If conservative Nigel Farage were to form a new political party, it would win the support of over more than a quarter of U.K. voters in the next general election, a new poll on voting intentions revealed.
In a Public First survey, conducted for The Telegraph newspaper, 12 percent of the public would be “very interested” in lending their vote to a new Farage-led party, and 16 percent would be “quite interested.”
Those numbers soar among Conservative voters where it was found that 38 percent would consider switching their allegiance to another Farage project, and 43 percent of “Leave” voters in the 2016 referendum on Britain’s EU membership felt the same.
Such a move would be reminiscent of the electoral success witnessed by Farage-led parties throughout his career. Under his leadership, the U.K. Independence Party (UKIP) garnered 3.8 million votes in Britain’s 2015 general election. Despite receiving 12.6 percent of the total votes and coming second in 120 constituencies, the party was punished by the U.K.’s First Past The Post (FPTP) electoral system and won just one parliamentary seat.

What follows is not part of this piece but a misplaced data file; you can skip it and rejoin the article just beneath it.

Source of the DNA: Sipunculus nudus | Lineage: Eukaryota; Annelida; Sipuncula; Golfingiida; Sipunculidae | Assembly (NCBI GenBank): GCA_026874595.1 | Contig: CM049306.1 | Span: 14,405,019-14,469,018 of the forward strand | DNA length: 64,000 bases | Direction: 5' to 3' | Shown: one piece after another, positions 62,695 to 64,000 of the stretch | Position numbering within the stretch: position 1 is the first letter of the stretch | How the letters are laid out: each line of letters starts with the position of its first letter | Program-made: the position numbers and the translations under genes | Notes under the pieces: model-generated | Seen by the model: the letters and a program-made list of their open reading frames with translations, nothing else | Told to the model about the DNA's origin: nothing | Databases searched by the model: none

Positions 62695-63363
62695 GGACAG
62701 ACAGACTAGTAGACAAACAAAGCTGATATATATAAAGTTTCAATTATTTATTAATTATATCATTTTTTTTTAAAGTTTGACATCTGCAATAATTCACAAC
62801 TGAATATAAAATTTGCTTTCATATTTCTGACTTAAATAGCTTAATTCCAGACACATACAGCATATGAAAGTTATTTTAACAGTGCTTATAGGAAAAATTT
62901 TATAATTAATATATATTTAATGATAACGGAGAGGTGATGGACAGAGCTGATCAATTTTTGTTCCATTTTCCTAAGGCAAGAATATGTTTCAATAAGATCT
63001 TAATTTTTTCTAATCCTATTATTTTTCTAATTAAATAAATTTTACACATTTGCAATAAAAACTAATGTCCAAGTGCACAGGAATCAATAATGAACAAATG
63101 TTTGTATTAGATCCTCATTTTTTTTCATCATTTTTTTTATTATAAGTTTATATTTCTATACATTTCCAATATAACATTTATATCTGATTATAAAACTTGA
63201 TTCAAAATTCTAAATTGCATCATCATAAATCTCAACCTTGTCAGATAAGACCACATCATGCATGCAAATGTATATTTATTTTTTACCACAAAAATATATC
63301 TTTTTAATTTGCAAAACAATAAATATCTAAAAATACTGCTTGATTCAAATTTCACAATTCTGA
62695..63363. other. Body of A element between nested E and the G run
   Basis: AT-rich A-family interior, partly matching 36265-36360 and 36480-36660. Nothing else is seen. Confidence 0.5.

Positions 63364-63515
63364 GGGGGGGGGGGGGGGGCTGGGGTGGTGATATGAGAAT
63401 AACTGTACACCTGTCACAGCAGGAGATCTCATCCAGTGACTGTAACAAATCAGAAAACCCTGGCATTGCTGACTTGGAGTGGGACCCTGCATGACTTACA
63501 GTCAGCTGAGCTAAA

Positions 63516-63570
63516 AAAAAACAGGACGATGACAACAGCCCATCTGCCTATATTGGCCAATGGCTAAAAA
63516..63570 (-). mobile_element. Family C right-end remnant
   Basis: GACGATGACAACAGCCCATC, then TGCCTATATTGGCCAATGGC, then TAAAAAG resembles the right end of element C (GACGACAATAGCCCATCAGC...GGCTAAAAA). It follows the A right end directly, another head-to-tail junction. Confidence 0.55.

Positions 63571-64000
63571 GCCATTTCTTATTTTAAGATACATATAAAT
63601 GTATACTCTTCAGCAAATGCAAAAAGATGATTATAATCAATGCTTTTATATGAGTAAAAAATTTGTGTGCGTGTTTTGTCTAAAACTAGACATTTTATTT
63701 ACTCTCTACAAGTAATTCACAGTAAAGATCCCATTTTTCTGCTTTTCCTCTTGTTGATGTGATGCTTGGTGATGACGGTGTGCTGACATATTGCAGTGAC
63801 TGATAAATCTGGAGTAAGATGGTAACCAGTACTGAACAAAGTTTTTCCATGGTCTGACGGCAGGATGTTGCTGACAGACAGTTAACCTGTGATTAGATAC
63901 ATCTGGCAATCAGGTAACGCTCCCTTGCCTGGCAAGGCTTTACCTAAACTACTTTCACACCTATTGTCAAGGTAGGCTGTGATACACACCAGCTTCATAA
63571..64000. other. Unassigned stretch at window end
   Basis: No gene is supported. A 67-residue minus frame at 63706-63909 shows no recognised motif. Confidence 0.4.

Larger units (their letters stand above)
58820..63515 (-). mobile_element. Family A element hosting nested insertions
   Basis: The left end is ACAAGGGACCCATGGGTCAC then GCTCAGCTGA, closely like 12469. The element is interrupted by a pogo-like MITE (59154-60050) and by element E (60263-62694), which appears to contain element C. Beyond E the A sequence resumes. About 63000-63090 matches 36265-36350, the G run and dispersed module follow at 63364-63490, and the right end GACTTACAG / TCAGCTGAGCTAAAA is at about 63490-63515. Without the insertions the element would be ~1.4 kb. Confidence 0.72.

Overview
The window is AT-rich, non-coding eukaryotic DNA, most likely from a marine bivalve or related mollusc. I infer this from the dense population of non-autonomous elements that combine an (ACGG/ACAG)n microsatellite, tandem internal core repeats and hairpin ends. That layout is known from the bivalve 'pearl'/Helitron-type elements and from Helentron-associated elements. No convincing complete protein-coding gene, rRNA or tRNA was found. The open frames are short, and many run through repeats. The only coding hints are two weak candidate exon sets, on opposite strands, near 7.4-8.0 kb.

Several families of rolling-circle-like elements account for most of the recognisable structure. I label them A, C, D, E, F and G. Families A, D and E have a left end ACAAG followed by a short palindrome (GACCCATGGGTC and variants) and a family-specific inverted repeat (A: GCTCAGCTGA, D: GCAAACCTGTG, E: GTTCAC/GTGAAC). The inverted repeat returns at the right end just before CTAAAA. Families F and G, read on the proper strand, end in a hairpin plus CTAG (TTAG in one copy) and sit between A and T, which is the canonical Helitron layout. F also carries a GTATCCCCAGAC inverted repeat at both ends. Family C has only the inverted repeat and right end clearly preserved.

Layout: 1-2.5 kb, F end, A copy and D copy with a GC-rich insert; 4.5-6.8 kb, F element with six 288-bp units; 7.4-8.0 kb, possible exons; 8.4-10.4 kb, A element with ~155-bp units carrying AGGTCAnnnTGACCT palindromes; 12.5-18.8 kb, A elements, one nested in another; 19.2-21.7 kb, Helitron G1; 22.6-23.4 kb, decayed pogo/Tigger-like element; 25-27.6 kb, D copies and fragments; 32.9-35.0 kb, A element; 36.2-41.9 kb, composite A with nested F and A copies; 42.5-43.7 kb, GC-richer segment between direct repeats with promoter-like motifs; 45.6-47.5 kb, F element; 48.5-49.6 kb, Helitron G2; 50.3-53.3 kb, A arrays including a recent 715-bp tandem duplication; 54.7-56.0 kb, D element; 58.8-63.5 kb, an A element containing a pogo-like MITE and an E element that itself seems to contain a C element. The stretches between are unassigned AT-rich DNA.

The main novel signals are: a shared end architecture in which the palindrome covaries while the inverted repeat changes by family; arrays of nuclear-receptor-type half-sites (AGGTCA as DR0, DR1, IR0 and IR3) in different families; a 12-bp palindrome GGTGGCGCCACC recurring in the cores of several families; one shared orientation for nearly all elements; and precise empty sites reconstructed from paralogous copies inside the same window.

Farage popped up again in 2019, launching the Brexit Party just months before Britain’s last ever European parliamentary elections and leading the new venture to victory, as it amassed the most seats of any political party in Britain.
In the general election later that year, Farage acted as a kingmaker for Boris Johnson after standing down his party’s candidates in Conservative-held seats. This avoided splitting the conservative vote in key constituencies and enabled the Conservative prime minister to win an electoral landslide.
The Brexit Party rebranded to Reform UK under Farage following Britain’s official withdrawal from the European Union before he resigned and announced his retirement from front-line politics.
Popular reasons for potentially voting for Farage given by respondents to the latest poll reference the need to cut illegal immigration and for someone to offer real change.
Some 62 percent of respondents said they wanted “someone to stand up for ordinary British people.”
Commenting on the survey results, Farage tweeted: “The Conservatives are on the edge of disaster.” He also told The Telegraph he wouldn’t rule out contesting another election, although he warned that Britain’s electoral system for general elections made life incredibly difficult for insurgent parties.
“I managed to win two national elections under proportional representation, but the last time I tried an all-out assault at a general election, I won four million votes and one seat,” Farage told the newspaper.
“So I’m a little soured by that experience. I won’t rule it out of hand, but there’s a lot to think about, given the electoral system,” he added.